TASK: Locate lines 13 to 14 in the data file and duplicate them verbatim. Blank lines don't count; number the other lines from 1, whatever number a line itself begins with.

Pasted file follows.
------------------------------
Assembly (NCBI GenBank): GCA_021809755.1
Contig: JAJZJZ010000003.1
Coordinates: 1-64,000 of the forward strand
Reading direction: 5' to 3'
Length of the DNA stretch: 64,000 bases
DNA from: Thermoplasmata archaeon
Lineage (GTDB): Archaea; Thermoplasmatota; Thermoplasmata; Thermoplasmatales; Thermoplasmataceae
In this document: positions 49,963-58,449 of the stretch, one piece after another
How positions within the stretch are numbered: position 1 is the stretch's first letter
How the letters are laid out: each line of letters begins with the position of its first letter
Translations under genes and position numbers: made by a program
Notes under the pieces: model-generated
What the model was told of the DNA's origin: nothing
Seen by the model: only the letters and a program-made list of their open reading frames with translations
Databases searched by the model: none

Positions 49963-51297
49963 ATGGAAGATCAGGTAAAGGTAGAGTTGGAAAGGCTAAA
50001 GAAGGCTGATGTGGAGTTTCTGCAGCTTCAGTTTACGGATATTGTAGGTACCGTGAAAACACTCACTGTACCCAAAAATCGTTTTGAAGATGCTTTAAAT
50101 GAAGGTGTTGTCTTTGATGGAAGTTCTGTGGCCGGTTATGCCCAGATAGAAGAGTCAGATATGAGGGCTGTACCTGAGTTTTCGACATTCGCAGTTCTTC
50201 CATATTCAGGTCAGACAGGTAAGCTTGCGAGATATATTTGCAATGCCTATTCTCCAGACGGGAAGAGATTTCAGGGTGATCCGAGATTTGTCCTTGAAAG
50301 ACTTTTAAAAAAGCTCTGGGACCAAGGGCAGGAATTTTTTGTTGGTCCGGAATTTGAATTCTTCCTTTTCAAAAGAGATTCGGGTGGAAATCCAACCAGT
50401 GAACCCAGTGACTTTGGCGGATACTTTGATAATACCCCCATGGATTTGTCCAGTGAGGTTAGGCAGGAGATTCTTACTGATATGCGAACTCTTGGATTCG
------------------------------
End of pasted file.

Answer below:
What the model was told of the DNA's origin: nothing
Seen by the model: only the letters and a program-made list of their open reading frames with translations